Few people really pay attention to Advent, except for maybe a chocolate calendar for the kids and the Advent wreath at church. Some people have probably purchased an Advent devotional to read or will take part in Advent photo challenges as Iíve done in the past. But here are the questions I am asking myself for this first Sunday in Advent: if the Christmas season is well underway with decorations hung and music playing, how do we experience Advent as a season of light growing out of darkness? How do we realize our sinfulness and our need for God if we have already surrounded ourselves with the good things of this world? How will we ever know that we are living in darkness if our world is lit by twinkle lights?

What we, as Christians, must remember as we are going about the business of the holidays is that Christmas does not really begin until Christ is born. Until that day we are journeying through the season of Advent. This is a time for waiting. It is a time for watching. We canít avoid Christmas in the world, but let us remember that during this time we are meant to be preparing our hearts for the coming of our King. It is a time of longing for His return, a time of considering why He had to come in the first place.

Todayís psalm is a song of lament, and it appears to be from the time when the Northern Kingdom of Israel was destroyed by the Assyrians. It is a cry to God by people in distress. Like those in Isaiahís story, they wanted God to show His face to them once again. They knew that their troubles were because God had turned away from their sinfulness. Now they repented and sought His face, His countenance, upon them. They knew that if God shined in their world and on their lives, everything would be fine. They never realized He was with them all along.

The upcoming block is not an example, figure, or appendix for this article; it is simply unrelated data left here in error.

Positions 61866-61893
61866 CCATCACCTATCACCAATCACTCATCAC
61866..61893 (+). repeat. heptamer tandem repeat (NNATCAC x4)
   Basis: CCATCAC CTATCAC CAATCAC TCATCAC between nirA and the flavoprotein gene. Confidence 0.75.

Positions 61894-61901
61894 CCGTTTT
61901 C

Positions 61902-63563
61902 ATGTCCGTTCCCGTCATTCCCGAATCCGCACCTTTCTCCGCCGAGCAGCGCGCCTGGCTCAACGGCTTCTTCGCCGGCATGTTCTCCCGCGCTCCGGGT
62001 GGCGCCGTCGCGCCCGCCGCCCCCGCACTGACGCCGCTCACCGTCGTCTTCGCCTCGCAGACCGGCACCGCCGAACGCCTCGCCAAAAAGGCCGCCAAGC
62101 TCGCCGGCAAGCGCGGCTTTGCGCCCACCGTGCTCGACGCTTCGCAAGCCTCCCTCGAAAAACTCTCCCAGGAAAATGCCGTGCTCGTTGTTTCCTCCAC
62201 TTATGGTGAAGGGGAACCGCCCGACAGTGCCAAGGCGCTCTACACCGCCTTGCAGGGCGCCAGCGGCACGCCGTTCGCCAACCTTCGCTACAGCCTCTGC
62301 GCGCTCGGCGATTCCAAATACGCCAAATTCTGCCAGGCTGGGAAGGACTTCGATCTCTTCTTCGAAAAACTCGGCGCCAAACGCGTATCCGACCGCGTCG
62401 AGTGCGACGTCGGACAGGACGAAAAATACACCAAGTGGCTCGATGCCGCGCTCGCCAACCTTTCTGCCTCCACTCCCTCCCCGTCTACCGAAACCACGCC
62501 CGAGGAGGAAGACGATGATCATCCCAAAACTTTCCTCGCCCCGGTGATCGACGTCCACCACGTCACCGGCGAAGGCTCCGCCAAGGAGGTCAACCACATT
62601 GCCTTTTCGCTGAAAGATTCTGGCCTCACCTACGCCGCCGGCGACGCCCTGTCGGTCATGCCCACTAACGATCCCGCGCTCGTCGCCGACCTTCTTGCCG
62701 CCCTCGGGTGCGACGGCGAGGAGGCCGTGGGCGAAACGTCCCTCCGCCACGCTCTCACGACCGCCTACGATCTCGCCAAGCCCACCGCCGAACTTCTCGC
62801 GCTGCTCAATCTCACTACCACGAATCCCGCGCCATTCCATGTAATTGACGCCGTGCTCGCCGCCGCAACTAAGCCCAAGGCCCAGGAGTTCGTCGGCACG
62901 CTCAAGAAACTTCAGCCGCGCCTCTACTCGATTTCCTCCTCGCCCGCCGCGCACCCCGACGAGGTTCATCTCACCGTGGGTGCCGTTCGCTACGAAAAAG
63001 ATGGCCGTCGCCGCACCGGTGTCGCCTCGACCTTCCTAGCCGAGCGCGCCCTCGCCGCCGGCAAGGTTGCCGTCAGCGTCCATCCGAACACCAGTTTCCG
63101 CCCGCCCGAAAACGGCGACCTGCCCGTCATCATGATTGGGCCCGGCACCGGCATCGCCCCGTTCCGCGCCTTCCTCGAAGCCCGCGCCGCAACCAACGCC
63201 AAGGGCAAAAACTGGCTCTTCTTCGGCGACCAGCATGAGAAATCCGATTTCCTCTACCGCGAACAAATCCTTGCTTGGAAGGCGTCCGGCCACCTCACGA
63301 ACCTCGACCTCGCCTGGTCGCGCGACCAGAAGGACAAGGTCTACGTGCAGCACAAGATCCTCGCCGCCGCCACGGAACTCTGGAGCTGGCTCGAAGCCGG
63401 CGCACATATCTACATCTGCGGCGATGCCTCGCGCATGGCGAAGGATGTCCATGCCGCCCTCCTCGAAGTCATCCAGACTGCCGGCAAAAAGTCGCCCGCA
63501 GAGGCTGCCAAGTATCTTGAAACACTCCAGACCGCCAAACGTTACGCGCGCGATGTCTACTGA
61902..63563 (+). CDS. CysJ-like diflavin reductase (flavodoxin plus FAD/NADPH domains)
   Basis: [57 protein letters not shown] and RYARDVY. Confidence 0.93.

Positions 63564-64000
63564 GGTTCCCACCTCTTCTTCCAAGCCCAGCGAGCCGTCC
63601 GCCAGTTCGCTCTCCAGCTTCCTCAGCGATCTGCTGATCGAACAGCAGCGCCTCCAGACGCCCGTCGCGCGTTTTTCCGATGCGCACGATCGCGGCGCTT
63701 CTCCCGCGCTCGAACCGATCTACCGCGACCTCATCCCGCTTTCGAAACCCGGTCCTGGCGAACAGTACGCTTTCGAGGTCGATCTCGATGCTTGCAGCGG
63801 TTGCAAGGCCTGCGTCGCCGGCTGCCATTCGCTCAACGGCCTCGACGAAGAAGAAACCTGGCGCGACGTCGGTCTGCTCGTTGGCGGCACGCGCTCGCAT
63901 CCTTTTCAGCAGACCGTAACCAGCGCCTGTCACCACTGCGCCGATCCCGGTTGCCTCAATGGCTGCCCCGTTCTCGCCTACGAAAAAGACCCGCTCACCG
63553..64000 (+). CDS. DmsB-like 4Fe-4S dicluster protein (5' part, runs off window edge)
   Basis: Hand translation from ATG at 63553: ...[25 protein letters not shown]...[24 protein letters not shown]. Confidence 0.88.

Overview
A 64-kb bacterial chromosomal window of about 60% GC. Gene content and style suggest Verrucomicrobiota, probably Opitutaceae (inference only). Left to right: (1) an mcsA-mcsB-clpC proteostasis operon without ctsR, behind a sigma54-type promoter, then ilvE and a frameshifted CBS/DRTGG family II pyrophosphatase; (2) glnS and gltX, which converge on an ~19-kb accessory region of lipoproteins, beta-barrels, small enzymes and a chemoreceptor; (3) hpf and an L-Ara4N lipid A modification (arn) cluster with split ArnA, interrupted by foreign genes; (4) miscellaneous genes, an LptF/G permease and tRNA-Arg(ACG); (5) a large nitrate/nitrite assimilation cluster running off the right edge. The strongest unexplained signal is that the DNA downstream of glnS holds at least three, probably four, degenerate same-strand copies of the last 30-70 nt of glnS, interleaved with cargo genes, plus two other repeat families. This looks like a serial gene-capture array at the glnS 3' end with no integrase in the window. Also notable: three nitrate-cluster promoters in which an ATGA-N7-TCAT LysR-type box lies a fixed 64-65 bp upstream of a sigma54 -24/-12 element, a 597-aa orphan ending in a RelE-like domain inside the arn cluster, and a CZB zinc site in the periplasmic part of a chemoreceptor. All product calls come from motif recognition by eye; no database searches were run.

We can respond to trouble in one of two ways. We can look into ourselves and find only despair or we can cry out to the only one who can make a difference. Israel cried out to God. They sought His help in their needs rather than falling into hopelessness. They knew hope was found in their God; Israel sought the comfort of Godís presence. We look forward to Christmas for the same reason. We know that the answer to our hopelessness is found in Jesus Christ, so we prepare our hearts to receive Him. This means recognizing our need for His saving grace. It means realizing that we are caught up in the darkness of this world.

The Gospel text reminds us that we are waiting for the second coming even while we are preparing to celebrate the first. Though Christ has already come, died, and been raised, we still live in darkness. The work of salvation is complete, but it still needs to be completed. We are already there and we still wait to be there. We live in the already and the not yet. Light is in the world, but darkness still plagues us. Our text today makes that clear.